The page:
The American Rodeo
- The American Rodeo
- MORA, Joseph
- Publication place
- Publication date
- 770 by 580mm. (30.25 by 22.75 inches).
Joseph Mora (1876-1947) was an American artist and illustrator, the 'Renaissance man of the Wild West'. Born in Uruguay into an artistic family, his father moved the family to America when Joseph and his brother Luis were still children so that they could train at American art schools. Mora started as a cartoonist and illustrator for the Boston Herald, and then went to a publishing house illustrating and editing children's books. He then moved to Arizona and began to immerse himself in the culture of the West. Like his father, he became a sculptor, producing magnificent bronzes of horses in action and most famously sculpting the Serra cenotaph. He spent two years living with the Hopi tribe of Native Americans from 1904 to 1906, sharing a studio with E.A. Burbank and became a cowboy. Cowboy culture would be the primary focus of his work for the rest of his life.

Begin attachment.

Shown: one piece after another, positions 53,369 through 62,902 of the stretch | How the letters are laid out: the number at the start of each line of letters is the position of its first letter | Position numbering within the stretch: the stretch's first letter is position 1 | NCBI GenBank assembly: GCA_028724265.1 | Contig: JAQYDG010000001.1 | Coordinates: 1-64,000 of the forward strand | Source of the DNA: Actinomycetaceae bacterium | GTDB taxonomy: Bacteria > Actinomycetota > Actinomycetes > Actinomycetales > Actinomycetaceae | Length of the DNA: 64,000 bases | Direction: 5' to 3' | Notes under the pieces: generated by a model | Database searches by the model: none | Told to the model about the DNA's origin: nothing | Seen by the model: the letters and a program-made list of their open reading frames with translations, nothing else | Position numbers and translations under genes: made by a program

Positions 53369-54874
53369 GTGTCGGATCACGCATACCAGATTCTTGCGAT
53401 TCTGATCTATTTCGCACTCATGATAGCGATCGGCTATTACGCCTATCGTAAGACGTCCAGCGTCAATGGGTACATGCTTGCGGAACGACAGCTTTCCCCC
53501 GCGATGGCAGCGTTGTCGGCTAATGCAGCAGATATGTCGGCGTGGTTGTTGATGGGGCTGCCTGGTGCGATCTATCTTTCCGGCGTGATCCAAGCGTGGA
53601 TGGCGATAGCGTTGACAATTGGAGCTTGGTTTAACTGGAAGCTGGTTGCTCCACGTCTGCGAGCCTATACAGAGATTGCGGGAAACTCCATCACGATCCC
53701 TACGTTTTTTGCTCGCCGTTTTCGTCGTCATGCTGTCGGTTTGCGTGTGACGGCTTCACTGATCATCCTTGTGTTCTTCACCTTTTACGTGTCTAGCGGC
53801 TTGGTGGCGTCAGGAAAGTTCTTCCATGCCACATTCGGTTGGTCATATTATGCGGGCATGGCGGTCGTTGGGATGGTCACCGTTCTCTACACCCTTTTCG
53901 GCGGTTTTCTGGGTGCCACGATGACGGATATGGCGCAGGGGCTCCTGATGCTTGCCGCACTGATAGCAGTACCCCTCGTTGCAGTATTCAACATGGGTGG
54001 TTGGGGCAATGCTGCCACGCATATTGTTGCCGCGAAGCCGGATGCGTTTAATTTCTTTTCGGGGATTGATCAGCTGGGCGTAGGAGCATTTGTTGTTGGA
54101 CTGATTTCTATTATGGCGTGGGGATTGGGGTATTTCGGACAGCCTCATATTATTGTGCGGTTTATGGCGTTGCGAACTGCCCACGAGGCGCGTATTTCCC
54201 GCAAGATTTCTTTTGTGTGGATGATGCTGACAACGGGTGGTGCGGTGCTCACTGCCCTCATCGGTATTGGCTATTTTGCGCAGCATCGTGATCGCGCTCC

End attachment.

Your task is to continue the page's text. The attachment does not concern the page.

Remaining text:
Mora produced a series of maps and informative prints, which he called 'cartes'. This 'carte' was originally created for the Salinas rodeo in California. It compresses a huge amount of information about the rodeo. At the top is a history of rodeo from the conquistadores to the cowboys, and the evolution of cowboy dress is shown in two columns at each side. Mora also represents the various styles of equipment (saddles, boots and spurs) and the events of the rodeo, surrounding a comic centre section which shows a rodeo arena in chaos. The cowgirl surrounded by flowers above the rodeo scene was used by the Byrds for the cover art of their sixth album, 'Sweetheart of the Rodeo'. At the bottom, a cartouche topped with a longhorn skull carries a plea from Mora for the preservation of the cowboy: "Let's perpetuate the breed". The longhorn skull was a trademark he often used in his illustration and sculpture.
The present example is the second edition, slightly enlarged and printed on coated paper.